LANGEMARCK GERMAN CEMETERY No.7 (also known as TOTENWALDCHEN), 1.6 Kms North-West of the village, contained the graves of four soldiers from the United Kingdom.
LANGEMARCK GERMAN CEMETERY No.8, just beyond the railway on the road to Houthulst, contained the graves of 27 soldiers from the United Kingdom who fell in October 1914.
L’EBBE FARM CEMETERY, POPERINGHE, about 1.6 Kms North-West of the town, contained the graves of 21 soldiers from the United Kingdom who fell in 1915 and 1918.
MANNEKEN FARM GERMAN CEMETERY No.3, ZARREN, in the South-East part of Houthulst Forest, contained the graves of about 700 Germans and 13 British soldiers who fell in 1917.
MANOR ROAD CEMETERY, ZILLEBEKE, at the railway halt 800 metres South-West of Zillebeke village. It contained the graves of 17 soldiers of the United Kingdom (mainly Royal Field Artillery) who fell in 1917 and 1918.
NACHTIGALL (or ROSSIGNOL, or VIEUX-CHIEN) GERMAN CEMETERY, GHELUVELT, 800 metres North of the Rossignol Cabaret on the Menin Road (near the hamlet of Vieux-Chien), contained the graves of 1,130 German soldiers and 69 from the United Kingdom, most of whom fell in September-October 1915.
POELCAPELLE GERMAN CEMETERY No.2, about 1.6 Kms South-East of the village, contained the graves of 96 soldiers from the United Kingdom and Canada who fell in 1914 and 1915.
POELCAPELLE GERMAN CEMETERY No.3, 800 metres South of the village, contained the graves of 23 soldiers from the United Kingdom and 19 from Canada who fell in 1914 and 1915.
RATION DUMP BURIAL GROUND, ZILLEBEKE, on the road a little South of Gordon House, contained the graves of 28 soldiers from the United Kingdom (mainly London Scottish and Liverpool Scottish) and one from Canada.
REUTEL GERMAN CEMETERY, BECELAERE, on the North side of the Reutel-Zwaanhoek road, contained a very large number of German graves and 125 soldiers and airmen from the United Kingdom, two Canadian soldiers and one from New Zealand, who fell in 1914-1917.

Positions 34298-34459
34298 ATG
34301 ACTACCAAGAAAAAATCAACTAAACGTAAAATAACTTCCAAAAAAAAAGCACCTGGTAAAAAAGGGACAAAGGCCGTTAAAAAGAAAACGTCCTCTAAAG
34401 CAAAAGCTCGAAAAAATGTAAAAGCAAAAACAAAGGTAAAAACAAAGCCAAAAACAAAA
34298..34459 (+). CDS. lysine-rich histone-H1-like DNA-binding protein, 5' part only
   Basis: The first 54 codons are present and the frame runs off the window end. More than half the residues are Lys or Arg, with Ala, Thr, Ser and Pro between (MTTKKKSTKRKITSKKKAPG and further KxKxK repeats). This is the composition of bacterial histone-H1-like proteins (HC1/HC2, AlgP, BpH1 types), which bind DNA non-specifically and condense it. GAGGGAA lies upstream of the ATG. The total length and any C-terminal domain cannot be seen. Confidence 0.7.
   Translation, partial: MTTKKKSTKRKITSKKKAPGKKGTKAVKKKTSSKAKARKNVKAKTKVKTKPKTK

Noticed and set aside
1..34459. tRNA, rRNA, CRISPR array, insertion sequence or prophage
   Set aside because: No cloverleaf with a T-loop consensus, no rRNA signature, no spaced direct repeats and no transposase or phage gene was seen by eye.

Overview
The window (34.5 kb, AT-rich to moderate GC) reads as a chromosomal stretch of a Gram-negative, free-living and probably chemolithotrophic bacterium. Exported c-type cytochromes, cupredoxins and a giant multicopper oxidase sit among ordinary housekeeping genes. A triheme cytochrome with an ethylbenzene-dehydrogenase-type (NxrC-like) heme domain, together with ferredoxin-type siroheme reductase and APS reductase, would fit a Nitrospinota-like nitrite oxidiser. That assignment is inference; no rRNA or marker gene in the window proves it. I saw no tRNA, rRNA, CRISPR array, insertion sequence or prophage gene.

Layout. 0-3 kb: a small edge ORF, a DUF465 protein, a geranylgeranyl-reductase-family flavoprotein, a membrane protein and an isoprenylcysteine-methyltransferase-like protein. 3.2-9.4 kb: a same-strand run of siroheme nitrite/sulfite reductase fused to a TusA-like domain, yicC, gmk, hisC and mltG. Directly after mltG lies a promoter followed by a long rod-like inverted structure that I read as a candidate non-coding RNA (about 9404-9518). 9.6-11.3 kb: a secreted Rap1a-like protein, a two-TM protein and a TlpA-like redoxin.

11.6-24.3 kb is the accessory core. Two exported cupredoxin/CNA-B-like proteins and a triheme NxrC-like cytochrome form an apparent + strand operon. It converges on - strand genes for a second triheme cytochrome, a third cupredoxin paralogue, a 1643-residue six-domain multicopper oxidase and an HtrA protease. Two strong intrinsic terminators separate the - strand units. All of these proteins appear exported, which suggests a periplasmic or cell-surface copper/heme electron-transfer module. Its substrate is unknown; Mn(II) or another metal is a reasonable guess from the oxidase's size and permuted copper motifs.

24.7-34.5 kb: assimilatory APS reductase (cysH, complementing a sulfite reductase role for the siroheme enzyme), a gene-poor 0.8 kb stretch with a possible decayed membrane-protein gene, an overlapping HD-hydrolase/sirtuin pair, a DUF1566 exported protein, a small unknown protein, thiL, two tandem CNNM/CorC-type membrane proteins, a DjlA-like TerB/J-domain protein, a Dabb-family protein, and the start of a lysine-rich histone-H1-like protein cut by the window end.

ST. JOSEPH GERMAN CEMETERY, HOOGHLEDE, on the North side of the hamlet of Geite or St. Joseph, contained the graves of four airmen from the United Kingdom who fell in 1918.
ST. JULIEN COMMUNAL CEMETERY, LANGEMARCK, contained the graves of six soldiers of the 14th Canadian Battalion who fell in April 1915.
ST. JULIEN EAST GERMAN CEMETERY, LANGEMARCK, on the Langemarck-Zonnebeke road, contained the graves of 65 soldiers from the United Kingdom and 31 from Canada who fell in October 1914 and April 1915.
SCHREIBOOM GERMAN CEMETERY, 800 metres East of Langemarck village, contained the graves of 34 soldiers from the United Kingdom who fell in October 1914.
TRANSPORT FARM ANNEXE, ZILLEBEKE, 180 metres South of the South-West corner of Zillebeke Lake, and a little East of Railway Dugouts Burial Ground (Transport Farm), contained the graves of 27 soldiers from the United Kingdom (16 of whom belonged to the 1st Dorsets) who fell in November 1914-June 1915.
TRENCH RAILWAY CEMETERY, ZILLEBEKE, on the West side of the hamlet of Verbrandenmolen, contained the graves of 21 soldiers from the United Kingdom who fell in 1915 and 1916.
TREURNIET GERMAN CEMETERY, POELCAPELLE, on the road from Poelcapelle village to the railway station, contained the grave of one Canadian soldier.
WALLEMOLEN GERMAN CEMETERY, PASSCHENDAELE, 180 metres South of the hamlet of Wallemolen, contained the graves of 20 soldiers from the United Kingdom and 15 from Canada who fell in 1915.
WEIDENDREFT GERMAN CEMETERY, LANGEMARCK, at Weidendreft Farm, used by the Germans from October 1914 to August 1915, contained the graves of 98 soldiers from the United Kingdom who fell in the Battles of Ypres, 1914.
WESTROOSEBEKE GERMAN CEMETERY No.2, 366 metres North-East of the village on the road to Hooghlede, contained the grave of one R.A.F. Officer who fell in August 1918.